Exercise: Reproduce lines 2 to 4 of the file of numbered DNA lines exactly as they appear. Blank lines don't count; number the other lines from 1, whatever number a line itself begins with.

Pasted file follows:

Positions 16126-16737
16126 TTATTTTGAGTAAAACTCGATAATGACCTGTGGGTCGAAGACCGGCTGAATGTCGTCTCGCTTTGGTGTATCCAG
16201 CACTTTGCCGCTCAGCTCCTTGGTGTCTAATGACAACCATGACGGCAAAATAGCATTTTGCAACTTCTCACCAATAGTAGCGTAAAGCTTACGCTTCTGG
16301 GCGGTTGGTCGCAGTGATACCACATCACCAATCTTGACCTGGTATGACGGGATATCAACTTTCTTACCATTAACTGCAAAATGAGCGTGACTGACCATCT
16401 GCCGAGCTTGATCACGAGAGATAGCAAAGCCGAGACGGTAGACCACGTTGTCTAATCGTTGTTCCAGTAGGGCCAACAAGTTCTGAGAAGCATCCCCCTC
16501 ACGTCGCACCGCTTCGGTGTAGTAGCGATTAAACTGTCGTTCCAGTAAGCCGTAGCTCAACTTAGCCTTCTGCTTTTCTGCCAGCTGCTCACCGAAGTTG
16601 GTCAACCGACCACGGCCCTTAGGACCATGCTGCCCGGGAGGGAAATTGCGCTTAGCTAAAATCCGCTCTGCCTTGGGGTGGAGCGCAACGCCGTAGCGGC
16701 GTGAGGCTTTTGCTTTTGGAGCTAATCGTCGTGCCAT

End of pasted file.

16126 TTATTTTGAGTAAAACTCGATAATGACCTGTGGGTCGAAGACCGGCTGAATGTCGTCTCGCTTTGGTGTATCCAG
16201 CACTTTGCCGCTCAGCTCCTTGGTGTCTAATGACAACCATGACGGCAAAATAGCATTTTGCAACTTCTCACCAATAGTAGCGTAAAGCTTACGCTTCTGG
16301 GCGGTTGGTCGCAGTGATACCACATCACCAATCTTGACCTGGTATGACGGGATATCAACTTTCTTACCATTAACTGCAAAATGAGCGTGACTGACCATCT